Children with developmental coordination disorder are equally able to generate force but show more variability than typically developing children.
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SourceHuman Movement Science, 27, 2, (2008), pp. 296-309
Article / Letter to editor
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Human Movement Science
SubjectDCN 1: Perception and Action; UMCN 3.2 Cognitive Neurosciences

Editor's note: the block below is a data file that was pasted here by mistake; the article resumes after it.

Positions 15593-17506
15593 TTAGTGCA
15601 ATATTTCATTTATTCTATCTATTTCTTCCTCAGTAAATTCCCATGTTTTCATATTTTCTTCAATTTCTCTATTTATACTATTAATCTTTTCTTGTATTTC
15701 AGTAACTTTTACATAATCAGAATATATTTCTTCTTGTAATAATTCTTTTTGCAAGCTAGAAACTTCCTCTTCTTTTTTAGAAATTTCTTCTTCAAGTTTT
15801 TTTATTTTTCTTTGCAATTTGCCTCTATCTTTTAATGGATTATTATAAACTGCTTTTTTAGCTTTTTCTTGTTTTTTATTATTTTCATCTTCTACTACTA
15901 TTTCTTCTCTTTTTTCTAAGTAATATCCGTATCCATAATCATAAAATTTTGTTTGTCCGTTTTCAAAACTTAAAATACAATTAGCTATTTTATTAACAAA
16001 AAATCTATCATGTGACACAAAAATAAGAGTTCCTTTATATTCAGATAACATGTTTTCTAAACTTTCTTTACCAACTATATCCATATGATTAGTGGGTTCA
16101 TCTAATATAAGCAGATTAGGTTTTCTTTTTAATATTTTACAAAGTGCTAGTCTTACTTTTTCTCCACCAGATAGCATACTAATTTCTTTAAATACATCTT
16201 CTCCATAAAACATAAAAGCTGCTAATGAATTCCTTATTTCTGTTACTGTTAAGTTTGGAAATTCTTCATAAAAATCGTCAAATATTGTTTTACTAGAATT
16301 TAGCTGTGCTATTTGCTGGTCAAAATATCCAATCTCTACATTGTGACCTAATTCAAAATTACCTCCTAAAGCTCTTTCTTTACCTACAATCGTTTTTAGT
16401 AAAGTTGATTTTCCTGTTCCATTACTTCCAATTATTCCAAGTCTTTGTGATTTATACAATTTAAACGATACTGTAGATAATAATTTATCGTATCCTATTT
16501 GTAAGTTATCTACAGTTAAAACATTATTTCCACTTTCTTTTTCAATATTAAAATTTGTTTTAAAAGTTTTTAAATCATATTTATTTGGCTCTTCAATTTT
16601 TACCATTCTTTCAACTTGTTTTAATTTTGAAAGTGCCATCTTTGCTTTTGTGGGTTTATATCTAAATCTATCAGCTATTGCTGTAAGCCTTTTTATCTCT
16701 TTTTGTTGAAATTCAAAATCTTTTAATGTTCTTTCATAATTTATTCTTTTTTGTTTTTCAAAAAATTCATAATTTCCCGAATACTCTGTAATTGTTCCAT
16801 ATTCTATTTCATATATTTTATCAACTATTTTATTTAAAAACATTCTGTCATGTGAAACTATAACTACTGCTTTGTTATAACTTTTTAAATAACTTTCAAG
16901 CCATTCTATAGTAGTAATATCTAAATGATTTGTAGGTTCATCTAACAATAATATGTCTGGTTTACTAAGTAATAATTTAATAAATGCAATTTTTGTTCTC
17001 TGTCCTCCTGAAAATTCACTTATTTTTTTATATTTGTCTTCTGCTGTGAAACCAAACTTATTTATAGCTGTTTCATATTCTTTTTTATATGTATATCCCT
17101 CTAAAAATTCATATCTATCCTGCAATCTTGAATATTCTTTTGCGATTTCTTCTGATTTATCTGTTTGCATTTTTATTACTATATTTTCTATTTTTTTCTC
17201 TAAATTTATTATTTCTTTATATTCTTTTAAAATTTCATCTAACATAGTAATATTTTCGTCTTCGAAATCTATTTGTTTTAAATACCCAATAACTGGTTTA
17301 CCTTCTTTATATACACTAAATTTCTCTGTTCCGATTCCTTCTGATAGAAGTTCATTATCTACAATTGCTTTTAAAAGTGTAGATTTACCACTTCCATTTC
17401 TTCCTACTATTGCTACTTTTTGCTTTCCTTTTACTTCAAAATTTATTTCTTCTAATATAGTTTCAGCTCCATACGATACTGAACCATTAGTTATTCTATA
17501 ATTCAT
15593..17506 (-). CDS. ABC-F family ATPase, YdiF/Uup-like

Several studies have suggested that children with developmental coordination disorder (DCD) have difficulties in the fine-tuning of manual force. However, parameterization of the generated force per se is hard to test under normal circumstances as movement planning and execution are also involved. In the present study, an isometric force production task was used to test the hypothesis that children with DCD have a decreased ability to scale force to a required force level and to maintain steady low to submaximal forces. We also tested if the developmental trends were different between the children with DCD and typically developing (TD) children. Twenty-four children with DCD and 24 matched TD children, divided over three age groups (7-9-11 years) participated in this study. Analysis of the data showed that DCD and TD children are equally able to adapt their generated force to the required levels, however DCD children produced a less steady force, even more variable than in the youngest TD children. These results suggest that problems in force control in children with DCD are caused by a higher level of inherent noise of the output system. Since younger DCD children are much more affected than older ones it is suggested that these children are able to learn a strategy to cope with their increased stochastic variability, especially at higher force levels.
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